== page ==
If pilgrims and traders converging on Mecca at the time of the annual pilgrimage were to hear that their traditional gods were being attacked, and that the attacker was none other than a member of the Quraysh, they would stop coming. Having approached the Prophet’s uncle, Abu Talib, to ask him to stop his nephew from attacking the traditional gods in Mecca and been sent away empty-handed, they now resolved to guard against the new religion by posting men at the entrance to Mecca denouncing Muhammad as a sorcerer and liar.

However, by the time of the pilgrimage, Islam had already infl uenced a number of smaller clans and families in and around Mecca. In particular, the Prophet’s reputation as a mediator and evenhanded diplomat had reached the warring clans of Yathrib, some distance away from Mecca, who came together just long enough to ask the Prophet for counsel and advice.

In Islamic tradition, Muhammad’s fl ight to Medina (the former Yathrib) along with several of his most loyal followers marks the beginning of a new calendar, the hijri. In Islam, hijra, or “fl ight,” is considered to be both a positive as well as negative occurrence, because the Muslim who fl ees to a more secure country or region where he can practice his faith in a protected environment is understood to be making the only choice left to him.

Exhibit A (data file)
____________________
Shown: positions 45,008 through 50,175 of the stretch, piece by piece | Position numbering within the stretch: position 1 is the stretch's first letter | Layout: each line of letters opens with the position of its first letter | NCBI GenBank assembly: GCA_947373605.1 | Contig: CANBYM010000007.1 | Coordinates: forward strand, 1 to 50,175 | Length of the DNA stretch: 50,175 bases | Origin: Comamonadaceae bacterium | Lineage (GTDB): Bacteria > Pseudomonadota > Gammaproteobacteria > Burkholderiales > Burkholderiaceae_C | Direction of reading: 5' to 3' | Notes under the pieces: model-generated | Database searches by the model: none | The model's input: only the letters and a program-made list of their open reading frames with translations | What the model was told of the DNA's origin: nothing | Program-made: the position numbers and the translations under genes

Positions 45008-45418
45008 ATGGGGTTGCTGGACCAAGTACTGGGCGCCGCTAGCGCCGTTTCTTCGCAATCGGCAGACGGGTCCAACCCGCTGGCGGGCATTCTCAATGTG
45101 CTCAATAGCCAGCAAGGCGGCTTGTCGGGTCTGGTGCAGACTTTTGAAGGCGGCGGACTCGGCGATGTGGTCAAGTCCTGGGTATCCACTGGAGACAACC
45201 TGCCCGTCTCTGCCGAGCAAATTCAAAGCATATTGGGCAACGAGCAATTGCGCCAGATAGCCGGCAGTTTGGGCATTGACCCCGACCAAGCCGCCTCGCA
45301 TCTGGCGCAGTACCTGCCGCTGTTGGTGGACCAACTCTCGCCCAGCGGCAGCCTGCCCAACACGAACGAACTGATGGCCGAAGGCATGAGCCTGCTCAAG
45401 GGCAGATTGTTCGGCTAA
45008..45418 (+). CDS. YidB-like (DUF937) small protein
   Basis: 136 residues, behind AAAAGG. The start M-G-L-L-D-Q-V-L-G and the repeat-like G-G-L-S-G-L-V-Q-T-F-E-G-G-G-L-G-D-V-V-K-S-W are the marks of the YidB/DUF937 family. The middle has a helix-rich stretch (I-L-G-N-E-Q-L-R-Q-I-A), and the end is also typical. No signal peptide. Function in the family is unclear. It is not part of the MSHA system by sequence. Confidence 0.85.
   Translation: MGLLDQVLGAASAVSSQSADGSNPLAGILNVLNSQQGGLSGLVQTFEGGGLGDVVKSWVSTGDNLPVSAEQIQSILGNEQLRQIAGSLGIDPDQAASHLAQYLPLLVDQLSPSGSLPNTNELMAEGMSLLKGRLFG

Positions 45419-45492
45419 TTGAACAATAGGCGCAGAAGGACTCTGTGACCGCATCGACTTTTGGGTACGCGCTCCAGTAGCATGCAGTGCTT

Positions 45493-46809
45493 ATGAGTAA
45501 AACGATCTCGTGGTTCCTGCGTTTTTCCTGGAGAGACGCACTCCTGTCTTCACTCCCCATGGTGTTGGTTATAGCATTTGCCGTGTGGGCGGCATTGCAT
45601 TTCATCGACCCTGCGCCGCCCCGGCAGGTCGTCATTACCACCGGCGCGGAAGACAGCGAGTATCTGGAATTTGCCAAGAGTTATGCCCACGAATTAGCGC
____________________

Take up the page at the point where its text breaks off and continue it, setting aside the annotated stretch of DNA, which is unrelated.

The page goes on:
In a broad sense, the Hijra (Hegira), the Prophet’s escape to Medina, is considered both a beginning and an end: a beginning because it led to the phenomenal rise of the last monotheistic religion to pervade the Arab and Middle Eastern region and an end because it brought to a close an era often based on pagan injustice and oppression (Hourani 1991, 17).

As soon as he had settled down in Medina, the Prophet started to make plans to challenge the Quraysh. Meccans were jealous of Medina’s commercial prosperity, and any move to establish a secondary trade center so close to Mecca itself would have been seen as a dangerous signal. The fact that Muhammad was not only advocating better trade terms for his new hometown but a whole revolution in religious and social practices made his authority in Medina doubly threatening.

It was one thing to go to war against a commercial rival and another thing altogether to do battle with an opponent who held up the standard of religious legitimacy and promoted the message of the one true God.Muhammad’s followers began to attack Meccan caravans and to infl ict serious losses on Mecca’s trade. They gained their fi rst military victory in the Battle of Badr in 624, which was fought against a much larger Meccan army. The Battle of Uhud in 625 ended in a draw, with both sides retreating to count their losses.